Around this time of year, fitness is booming. The runners get to come back outside and do their sprints in the sunshine or on the sand, the year-round exercise junkies are going into overdrive and those, like me, who spent months hibernating are using the warm weather as newfound motivation to get back into a routine. Not to mention the fact that athleisure makes for the perfect sweat-wicking summer outfit, so most of us are already dressed and ready to go most of the time, anyway. This surge is probably second only to that New Year’s Day rush to the treadmills; it’s like our ambition is augmented by the daylight and tan skin.
What’s adding to it is the emergence of summertime outdoor fitness series in cities across the country in recent years. Between free yoga classes and drop-in high-intensity interval training run throughs, you don’t need a gym to hit up your favorite group exercise classes. From May through September, you can be sure that any green space will be filled with fitness enthusiasts doing downward-facing dogs and squats on Saturday mornings.
In Boston alone, there are at least eight different series run by organizations around the city, including free classes by established boutique trainers and more niche sectors of the fitness industry (goat yoga, for one example). Places like New York, D.C. and Chicago are right there with them, coordinating series for most, if not all, days of the summer.
It’s not necessarily a preference thing, either: Working out in the fresh air is inherently good for you. Obviously, working out in any capacity is great for your mind and body, but doing so in the great outdoors comes with added benefits. Hanging outside keeps you on your toes, for example, since your body is constantly adjusting to its surroundings, whether it be temperature, terrain or distractions. Assuming it’s a sunny day, working out outside gives you your daily dose of vitamin D, and the effects on your mental health are even better. Being outside quite literally eases your mind.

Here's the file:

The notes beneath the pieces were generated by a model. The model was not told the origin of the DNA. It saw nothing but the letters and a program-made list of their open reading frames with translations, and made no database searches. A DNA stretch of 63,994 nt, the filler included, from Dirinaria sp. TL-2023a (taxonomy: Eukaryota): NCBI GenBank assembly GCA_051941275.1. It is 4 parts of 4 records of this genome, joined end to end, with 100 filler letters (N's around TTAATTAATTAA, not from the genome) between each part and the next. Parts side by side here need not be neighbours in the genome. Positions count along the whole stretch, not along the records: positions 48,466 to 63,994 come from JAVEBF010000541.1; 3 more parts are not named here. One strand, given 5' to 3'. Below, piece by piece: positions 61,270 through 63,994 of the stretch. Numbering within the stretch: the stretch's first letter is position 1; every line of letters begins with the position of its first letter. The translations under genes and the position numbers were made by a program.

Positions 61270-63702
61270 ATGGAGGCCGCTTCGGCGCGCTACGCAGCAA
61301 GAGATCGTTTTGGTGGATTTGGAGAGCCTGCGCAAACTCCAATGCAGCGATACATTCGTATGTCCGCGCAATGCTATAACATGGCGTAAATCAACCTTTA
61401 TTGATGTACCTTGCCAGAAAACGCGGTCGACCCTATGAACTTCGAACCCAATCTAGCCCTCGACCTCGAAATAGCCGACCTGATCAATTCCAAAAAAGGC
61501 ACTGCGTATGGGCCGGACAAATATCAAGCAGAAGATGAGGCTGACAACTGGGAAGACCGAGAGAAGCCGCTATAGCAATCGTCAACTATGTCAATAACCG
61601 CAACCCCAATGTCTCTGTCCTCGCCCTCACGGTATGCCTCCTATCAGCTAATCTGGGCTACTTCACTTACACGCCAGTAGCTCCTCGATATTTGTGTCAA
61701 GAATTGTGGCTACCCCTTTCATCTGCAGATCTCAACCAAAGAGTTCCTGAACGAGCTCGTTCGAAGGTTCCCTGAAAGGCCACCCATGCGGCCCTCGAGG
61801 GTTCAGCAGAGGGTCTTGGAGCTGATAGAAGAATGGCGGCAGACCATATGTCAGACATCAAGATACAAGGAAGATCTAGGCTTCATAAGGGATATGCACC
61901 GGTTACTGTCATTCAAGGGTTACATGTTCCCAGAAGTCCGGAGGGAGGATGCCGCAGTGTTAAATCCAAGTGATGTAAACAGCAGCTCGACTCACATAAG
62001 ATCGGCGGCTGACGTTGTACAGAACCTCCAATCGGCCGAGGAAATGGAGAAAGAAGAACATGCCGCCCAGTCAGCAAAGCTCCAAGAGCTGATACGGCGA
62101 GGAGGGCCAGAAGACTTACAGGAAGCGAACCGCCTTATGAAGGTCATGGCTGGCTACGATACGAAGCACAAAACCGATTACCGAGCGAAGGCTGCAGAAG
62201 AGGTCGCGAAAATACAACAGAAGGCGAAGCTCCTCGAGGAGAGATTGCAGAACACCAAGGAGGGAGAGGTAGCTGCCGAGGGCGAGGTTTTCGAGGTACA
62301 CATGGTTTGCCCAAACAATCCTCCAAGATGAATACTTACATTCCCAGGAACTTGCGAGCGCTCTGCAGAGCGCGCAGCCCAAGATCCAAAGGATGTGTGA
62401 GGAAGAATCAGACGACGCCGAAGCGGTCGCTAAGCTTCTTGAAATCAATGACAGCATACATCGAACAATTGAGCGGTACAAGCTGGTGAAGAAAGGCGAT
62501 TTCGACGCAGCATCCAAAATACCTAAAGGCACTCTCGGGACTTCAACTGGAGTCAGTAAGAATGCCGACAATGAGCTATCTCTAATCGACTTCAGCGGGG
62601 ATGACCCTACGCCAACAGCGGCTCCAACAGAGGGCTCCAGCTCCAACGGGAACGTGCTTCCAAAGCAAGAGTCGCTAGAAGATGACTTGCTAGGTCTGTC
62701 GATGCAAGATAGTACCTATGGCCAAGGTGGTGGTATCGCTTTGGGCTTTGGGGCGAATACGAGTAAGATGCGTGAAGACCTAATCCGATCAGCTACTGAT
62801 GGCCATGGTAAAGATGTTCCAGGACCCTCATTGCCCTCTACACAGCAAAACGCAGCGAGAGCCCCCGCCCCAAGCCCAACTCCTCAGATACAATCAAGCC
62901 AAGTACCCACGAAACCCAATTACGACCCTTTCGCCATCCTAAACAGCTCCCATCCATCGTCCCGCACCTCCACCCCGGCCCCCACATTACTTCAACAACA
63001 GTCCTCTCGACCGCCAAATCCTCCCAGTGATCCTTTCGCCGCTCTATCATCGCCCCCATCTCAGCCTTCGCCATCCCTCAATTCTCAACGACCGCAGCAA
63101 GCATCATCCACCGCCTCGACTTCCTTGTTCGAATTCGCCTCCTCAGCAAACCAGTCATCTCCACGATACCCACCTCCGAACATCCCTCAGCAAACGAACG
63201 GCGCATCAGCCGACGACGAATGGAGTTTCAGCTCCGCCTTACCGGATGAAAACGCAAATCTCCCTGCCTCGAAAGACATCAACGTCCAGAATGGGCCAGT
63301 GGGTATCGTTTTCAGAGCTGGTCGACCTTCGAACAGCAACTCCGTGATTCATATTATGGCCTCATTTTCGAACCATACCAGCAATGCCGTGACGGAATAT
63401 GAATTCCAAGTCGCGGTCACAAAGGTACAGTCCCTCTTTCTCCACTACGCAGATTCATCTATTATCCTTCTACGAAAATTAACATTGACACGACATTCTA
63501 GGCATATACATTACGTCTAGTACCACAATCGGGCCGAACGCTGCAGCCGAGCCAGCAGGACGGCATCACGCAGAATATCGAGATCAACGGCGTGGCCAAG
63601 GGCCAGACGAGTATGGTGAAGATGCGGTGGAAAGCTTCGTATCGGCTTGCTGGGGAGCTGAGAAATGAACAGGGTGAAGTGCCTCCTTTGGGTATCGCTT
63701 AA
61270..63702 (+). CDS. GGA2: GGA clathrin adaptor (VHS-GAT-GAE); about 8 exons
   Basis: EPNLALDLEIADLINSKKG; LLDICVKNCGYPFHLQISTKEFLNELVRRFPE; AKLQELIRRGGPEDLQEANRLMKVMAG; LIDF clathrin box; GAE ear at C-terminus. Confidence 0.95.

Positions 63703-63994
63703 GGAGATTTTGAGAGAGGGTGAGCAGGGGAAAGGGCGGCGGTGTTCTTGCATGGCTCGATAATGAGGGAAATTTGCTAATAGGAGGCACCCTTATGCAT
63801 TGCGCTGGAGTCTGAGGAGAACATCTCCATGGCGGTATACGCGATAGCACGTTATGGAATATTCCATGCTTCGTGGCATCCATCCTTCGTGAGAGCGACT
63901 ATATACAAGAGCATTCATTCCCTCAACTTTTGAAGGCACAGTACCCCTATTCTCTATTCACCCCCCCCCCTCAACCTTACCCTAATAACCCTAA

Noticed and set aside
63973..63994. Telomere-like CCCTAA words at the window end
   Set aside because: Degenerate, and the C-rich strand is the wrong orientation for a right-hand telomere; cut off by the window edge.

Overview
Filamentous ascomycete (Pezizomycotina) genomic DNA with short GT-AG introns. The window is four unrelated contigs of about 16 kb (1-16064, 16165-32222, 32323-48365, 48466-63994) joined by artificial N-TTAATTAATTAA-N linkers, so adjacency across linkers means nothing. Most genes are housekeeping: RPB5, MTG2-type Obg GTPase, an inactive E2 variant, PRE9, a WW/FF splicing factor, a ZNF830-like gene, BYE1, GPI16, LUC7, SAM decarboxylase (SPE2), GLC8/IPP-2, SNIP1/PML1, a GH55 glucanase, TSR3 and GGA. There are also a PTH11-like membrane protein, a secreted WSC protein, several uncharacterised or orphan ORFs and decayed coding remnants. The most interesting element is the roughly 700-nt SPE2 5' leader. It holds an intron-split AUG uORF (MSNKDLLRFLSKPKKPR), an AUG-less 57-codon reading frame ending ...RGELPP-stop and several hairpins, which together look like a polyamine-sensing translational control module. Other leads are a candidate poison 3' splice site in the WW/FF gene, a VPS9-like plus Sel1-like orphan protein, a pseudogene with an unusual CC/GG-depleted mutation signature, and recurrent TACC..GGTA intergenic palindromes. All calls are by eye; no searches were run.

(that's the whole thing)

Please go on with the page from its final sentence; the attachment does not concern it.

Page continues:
It makes sense -- why would you want to hang out in a stuffy gym, fighting musclehead bros for the elliptical when you could be laying in the grass with the sun shining on your face, a trainer shouting encouragement at you? Plus, it’s a way to try new types of classes without shelling out tons of cash to walk into a studio -- Classpass only goes so far.
Outdoor fitness classes make exercise more accessible, as well. If you’ve never joined a gym before, approaching the front desk can be intimidating, especially when you don’t know how memberships work and are wary of being hit with hidden fees (curse that annual charge, am I right?). While they may be higher in volume than your typical sports club group class, these outdoor classes are often run by approachable and receptive trainers whose main priority is to make sure you’re at ease.
That, and you can’t deny that it’s all a social game. You probably won’t convince a friend to meet you at the gym for burpees at 7 a.m., but walking to the park with a group of co-workers at 5:30 and hitting happy hour right after? Persuading.
Beyond the benefits for the participants, outdoor fitness classes are a way for organizations to stay relevant. Like I said, runners are running outside, sunrise yoga on the beach is a hit and, just at a basic level, people want to enjoy the nice weather! If their members aren’t coming to the gym, the gym needs to come to them.
I don’t really have to tell you to get outside today, do I?